Is it edema when you roll down your tight socks and see that big indent in your leg?

“I have a memory of my grandmother, who used an elastic band to hold up her stockings,” begins Marc I. Leavey, MD, a primary care physician with 40-plus years of experience.

“At the end of the day, when she would roll them down, there was a clear groove in her leg above slightly swollen calves.

It turns out that blood pumped down to the legs requires the relatively weak pumping action of calf muscles to return that blood to the circulation.

“External compression on surface veins can cause that blood, and another body fluid called lymph, to stagnate in the legs.

“This produces the surface irregularities that mirror the constricting devices that had been used on the legs.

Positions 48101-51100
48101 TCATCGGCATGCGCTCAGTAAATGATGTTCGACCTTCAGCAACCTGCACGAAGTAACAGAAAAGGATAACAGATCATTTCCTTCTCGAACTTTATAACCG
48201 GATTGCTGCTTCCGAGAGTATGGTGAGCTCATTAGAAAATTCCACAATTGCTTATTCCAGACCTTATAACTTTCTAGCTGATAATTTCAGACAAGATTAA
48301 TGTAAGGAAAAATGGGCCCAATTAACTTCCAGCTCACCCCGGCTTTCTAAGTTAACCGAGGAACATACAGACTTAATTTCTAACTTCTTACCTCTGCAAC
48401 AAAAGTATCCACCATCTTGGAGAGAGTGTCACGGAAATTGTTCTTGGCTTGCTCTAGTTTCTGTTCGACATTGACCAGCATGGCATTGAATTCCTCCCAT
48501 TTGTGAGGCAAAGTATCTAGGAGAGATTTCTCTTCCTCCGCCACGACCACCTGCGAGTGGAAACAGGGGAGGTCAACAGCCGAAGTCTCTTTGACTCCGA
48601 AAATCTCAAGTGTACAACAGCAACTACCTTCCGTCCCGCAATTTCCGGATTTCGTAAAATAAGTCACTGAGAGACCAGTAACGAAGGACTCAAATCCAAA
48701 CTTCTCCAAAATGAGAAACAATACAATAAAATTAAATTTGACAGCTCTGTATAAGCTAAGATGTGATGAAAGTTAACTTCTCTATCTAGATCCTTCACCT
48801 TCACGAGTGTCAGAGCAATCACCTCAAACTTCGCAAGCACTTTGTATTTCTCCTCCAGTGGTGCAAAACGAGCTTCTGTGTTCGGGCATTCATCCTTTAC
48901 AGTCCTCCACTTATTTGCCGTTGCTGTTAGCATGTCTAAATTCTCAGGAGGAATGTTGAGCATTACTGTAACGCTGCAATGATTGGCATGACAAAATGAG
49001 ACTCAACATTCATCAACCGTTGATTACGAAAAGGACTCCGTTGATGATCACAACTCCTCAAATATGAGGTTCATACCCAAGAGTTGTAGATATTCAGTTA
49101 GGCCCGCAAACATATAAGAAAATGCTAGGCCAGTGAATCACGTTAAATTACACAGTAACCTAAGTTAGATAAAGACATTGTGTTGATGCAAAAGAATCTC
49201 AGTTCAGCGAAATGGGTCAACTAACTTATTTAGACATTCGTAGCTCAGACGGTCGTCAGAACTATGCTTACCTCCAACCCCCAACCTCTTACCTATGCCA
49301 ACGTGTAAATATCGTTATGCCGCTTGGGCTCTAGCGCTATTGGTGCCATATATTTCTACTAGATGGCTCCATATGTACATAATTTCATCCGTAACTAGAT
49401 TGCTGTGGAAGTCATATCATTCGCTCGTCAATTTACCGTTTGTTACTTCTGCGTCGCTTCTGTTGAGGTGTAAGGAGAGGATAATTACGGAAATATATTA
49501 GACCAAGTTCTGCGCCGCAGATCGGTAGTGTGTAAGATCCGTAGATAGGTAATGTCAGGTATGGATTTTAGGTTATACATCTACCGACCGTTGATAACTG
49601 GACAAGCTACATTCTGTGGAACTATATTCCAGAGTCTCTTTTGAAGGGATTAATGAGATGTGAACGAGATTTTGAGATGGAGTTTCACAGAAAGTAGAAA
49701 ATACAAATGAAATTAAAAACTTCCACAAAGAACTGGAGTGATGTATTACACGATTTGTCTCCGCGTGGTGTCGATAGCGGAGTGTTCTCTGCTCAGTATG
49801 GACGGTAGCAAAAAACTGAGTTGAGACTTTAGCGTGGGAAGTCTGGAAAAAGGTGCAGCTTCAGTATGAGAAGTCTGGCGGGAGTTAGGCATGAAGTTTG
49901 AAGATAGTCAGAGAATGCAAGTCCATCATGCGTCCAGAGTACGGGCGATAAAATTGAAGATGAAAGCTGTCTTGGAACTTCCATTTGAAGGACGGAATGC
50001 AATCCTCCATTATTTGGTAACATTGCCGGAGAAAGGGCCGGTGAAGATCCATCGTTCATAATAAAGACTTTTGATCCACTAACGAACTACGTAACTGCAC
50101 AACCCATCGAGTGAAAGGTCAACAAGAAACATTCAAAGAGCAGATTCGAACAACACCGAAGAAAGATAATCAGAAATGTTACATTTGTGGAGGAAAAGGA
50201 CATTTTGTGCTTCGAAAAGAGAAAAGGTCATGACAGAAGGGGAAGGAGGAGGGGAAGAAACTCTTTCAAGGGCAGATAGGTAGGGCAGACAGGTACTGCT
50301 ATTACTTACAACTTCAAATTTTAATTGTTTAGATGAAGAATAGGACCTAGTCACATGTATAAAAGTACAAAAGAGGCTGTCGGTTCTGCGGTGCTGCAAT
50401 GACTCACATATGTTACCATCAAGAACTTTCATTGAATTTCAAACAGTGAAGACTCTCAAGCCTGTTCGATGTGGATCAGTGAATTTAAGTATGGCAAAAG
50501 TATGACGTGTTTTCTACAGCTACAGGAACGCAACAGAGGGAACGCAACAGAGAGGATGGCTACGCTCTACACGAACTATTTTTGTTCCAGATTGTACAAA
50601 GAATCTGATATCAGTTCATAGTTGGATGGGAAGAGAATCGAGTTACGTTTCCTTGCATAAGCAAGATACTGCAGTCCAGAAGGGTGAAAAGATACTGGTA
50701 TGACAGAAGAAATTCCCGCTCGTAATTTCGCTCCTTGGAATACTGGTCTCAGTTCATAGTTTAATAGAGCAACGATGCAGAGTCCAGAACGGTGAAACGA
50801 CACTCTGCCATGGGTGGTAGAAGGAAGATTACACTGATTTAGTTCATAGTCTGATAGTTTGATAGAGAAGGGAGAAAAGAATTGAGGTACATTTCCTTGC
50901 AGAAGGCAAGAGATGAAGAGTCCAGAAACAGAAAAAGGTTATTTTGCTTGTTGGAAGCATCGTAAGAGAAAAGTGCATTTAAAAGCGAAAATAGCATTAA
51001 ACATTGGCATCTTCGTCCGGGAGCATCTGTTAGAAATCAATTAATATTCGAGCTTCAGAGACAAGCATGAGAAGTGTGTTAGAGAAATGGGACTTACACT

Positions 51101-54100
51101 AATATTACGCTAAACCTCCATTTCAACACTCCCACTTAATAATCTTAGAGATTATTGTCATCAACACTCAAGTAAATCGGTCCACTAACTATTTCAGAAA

“These days, tight socks can do the same thing, as can about anything else that impedes the circulation.

“Avoiding such constriction, walking around a bit to get those body fluids back in circulation, and even elevating the legs once freed of constraints all help to obliterate those nasty lines.”

If only your tight socks are causing edema, you have nothing to worry about.

However, you may already have edema that’s being caused by a medical problem or lifestyle habit, and the tight socks are simply making this fluid buildup more noticeable or aggravating it.

Lay off the tight socks to see if it disappears. If not, you need to find out why this swelling is occurring.

Dr. Leavey was formerly with Mercy Medical Center in Baltimore, MD, where his focus was primary care and internal medicine. He has a blog, STRING OF MEDICAL PEARLS.
Lorra Garrick has been covering medical, fitness and cybersecurity topics for many years, having written thousands of articles for print magazines and websites, including as a ghostwriter. She’s also a former ACE-certified personal trainer.